Microscopic colitis is inflammation of the bowel that is only visible using a microscope. Microscopic colitis is a type of inflammatory bowel disease (IBD), which refers to a group of conditions that causes inflammation in the bowel due to an excessive build-up of white blood cells in the bowel lining. Microscopic colitis is less severe than other types of IBD because it does not cause bleeding or significant pain, does not cause any serious damage, does not increase cancer risk and does not require surgery or cause complications. However, microscopic colitis can cause considerable chronic diarrhea and impact the quality of life substantially until diagnosed and treated.
Forms of Microscopic Colitis
Microscopic colitis has two main forms: collagenous colitis and lymphocytic colitis. In both forms, an increase in white blood cells can be seen within the intestinal inner lining and the symptoms of both and treatment for both are identical. Most researchers believe that the two are variations of the same disorder. With collagenous colitis, the normal very thin layer of collagen beneath the lining appears thicker than normal. Collagen is a structural protein in bones and cartilage and in the intestines; collagen anchors the intestinal lining to underlying layers of tissue. The thicker collagen layer seen with collagenous colitis may result from inflammation. With Lymphocytic Colitis, a type of white blood cells called lymphocytes, are increased in the intestinal lining.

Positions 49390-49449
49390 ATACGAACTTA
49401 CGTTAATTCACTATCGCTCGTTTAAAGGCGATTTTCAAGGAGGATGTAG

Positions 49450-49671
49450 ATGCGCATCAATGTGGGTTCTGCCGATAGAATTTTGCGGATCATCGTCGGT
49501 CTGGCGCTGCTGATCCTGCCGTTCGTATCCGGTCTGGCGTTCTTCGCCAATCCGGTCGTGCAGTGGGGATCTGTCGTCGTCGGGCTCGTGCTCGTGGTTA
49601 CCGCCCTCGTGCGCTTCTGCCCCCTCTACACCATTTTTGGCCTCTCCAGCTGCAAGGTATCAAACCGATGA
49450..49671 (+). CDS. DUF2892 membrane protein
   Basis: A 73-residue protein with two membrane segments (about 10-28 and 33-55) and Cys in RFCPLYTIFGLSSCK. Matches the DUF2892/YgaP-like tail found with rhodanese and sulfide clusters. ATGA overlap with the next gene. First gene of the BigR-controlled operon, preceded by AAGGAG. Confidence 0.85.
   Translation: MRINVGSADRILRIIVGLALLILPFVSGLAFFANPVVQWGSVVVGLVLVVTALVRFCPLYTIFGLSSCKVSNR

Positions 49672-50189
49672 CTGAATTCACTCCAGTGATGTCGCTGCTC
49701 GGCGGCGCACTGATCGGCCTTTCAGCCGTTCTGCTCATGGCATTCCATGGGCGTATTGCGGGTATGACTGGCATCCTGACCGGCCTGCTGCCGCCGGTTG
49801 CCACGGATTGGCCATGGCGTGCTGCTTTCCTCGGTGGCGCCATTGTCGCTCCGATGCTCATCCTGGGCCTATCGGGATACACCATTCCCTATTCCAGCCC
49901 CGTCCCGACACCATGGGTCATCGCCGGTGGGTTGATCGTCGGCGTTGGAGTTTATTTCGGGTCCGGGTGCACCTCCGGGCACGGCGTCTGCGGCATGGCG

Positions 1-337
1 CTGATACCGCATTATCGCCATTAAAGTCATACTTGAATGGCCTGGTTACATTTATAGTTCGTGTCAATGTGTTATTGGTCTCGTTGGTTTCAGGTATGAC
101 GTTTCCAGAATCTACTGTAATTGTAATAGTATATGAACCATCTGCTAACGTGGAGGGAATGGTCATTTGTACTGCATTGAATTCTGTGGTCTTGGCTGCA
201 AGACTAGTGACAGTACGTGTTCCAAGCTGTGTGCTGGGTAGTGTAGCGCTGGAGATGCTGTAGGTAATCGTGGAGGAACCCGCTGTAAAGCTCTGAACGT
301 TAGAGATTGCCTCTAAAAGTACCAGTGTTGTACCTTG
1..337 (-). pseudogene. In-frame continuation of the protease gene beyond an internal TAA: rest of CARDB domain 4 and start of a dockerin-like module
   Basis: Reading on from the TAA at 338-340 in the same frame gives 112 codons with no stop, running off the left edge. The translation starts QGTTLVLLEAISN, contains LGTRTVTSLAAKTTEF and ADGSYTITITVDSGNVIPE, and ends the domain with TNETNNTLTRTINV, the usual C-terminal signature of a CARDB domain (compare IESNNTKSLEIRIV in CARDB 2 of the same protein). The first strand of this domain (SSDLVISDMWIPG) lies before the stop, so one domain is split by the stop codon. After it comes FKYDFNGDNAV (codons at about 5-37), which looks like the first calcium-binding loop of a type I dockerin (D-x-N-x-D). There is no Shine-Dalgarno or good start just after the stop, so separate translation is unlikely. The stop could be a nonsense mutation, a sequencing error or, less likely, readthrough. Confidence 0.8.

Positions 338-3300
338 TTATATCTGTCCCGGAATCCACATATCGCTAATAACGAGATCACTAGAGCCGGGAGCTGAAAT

The cause of microscopic colitis is unknown. Many scientists believe it is an abnormal immune response triggered by something in the gastrointestinal (GI) tract—a type of auto-immune condition. Normally, the immune system is triggered by germs, but sometimes it reacts to harmless bacteria, pollen, food, or even the body’s own cells. The belief that something in the GI tract causes microscopic colitis is supported by evidence that the colon, when empty for a long time, recovers from inflammation. Scientists believe one’s genes may make a person more likely to develop microscopic colitis. Although a gene unique to microscopic colitis has yet to be found, dozens have been linked to other forms of IBD. Scientists have proposed several possible substances that might trigger microscopic colitis.
Harmful and harmless bacteria
Some people get microscopic colitis after being sick with certain harmful bacteria, including Yersinia enterocolitica, Campylobacter jejuni, and Clostridium difficile. Other people test negative for these and other harmful bacteria, but their condition improves with antibiotic treatment, suggesting normally harmless bacteria in the colon may trigger microscopic colitis in some people.
No medications have been proven to cause microscopic colitis but several have been linked to it, and if in doubt we stop these to see if that clears up the problem; these include: